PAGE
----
5.5. Thyme’s Effects against Pathogen’s Infections

Thyme also improves fish disease resistance against several bacteria and fungi, such as Saprolegnia spp. [65], A. hydrophila [67], Yersinia ruckeri [76], and S. iniae [77]. The efficacy of thyme essential oil or leaf powder could be a consequence of the increasing levels of the main immunity factors (lysozyme, alternative complement, immunoglobulin and cytokynes) and hemato-biochemical parameters. Feed supplementation of 0.05% thyme essential oil improved the resistance of rainbow trout juveniles against motile Aeromonas septicemia caused by A. hydrophila via the upregulation of the C3 and CD4 immune genes and the increase in IL-1β cytokine gene expression [67]. In fish, CD4 T helper cells provide a protective response against bacteria, fungi, and protozoa and C3 protein is crucial for the activation of both classical and alternative complement pathways [78].

6. Mint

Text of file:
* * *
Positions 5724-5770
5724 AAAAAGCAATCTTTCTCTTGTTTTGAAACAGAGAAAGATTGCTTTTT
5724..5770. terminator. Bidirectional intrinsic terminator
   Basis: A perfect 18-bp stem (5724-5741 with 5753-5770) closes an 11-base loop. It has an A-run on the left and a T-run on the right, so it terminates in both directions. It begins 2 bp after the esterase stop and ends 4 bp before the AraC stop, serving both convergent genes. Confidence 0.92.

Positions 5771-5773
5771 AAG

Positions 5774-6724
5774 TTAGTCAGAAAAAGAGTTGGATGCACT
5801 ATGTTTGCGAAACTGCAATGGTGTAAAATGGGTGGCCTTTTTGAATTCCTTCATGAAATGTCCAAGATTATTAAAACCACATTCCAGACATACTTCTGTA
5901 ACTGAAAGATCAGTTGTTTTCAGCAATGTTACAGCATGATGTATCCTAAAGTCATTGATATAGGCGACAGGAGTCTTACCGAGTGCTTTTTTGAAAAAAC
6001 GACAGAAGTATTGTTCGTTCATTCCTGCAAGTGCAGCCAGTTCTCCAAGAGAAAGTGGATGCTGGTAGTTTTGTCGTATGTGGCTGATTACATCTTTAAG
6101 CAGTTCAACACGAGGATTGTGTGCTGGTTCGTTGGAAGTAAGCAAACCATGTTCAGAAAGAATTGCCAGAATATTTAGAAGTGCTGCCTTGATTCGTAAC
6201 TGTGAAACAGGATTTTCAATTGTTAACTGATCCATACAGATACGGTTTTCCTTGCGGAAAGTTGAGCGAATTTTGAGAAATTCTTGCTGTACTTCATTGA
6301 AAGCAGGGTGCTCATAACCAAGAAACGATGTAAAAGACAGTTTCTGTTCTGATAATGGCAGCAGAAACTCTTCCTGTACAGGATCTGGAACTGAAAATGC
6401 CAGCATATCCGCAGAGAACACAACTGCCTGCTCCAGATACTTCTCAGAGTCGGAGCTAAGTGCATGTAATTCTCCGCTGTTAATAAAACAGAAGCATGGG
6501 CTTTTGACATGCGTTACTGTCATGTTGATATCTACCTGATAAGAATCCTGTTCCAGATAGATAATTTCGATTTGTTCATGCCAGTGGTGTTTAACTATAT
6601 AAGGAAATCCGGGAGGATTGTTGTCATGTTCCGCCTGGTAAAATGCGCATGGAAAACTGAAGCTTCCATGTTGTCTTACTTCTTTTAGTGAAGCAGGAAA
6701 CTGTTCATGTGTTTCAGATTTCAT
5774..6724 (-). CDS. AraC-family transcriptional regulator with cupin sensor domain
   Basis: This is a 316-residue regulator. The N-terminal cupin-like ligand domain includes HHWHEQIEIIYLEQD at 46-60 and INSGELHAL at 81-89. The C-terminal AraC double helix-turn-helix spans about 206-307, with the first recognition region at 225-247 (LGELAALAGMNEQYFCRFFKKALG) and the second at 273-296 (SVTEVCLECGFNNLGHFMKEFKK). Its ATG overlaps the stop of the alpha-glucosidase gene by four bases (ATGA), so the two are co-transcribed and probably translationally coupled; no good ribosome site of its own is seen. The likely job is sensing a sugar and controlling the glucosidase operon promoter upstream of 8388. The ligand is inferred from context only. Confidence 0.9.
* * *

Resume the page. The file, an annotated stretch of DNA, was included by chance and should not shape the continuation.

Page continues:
Another aromatic plant belonging to the family Laminaceae that captured the attention of researchers for its use in aquaculture is mint, also known as mentha or peppermint (Mentha piperita). Mint is a perennial herbaceous plant and is widely cultivated [79]. Peppermint is a crucial medicinal and aromatic plant, used in food since ancient times, and more recently in sanitary and cosmetic industries [80]. Several studies have confirmed its antimicrobial, antioxidant, and immunomodulatory effects [79]. The beneficial activities of mint, especially its antimicrobial effect, are due to its major compounds, such as menthol (33.8%), menthone (15.8%) and pulegone (8.3%) [80][81]. Used in perfumery and aromatherapy, pulegone and menthol are potentially toxic compounds when administered in large amount, causing liver damage in rats [82]. On the contrary, menthone has a digestive favoring effect and is non-toxic [81]. Mint also presents a high polyphenolic content (19–23%), primarily characterized by rosmarinic acid, luteolin, hesperidin and apigenin [83].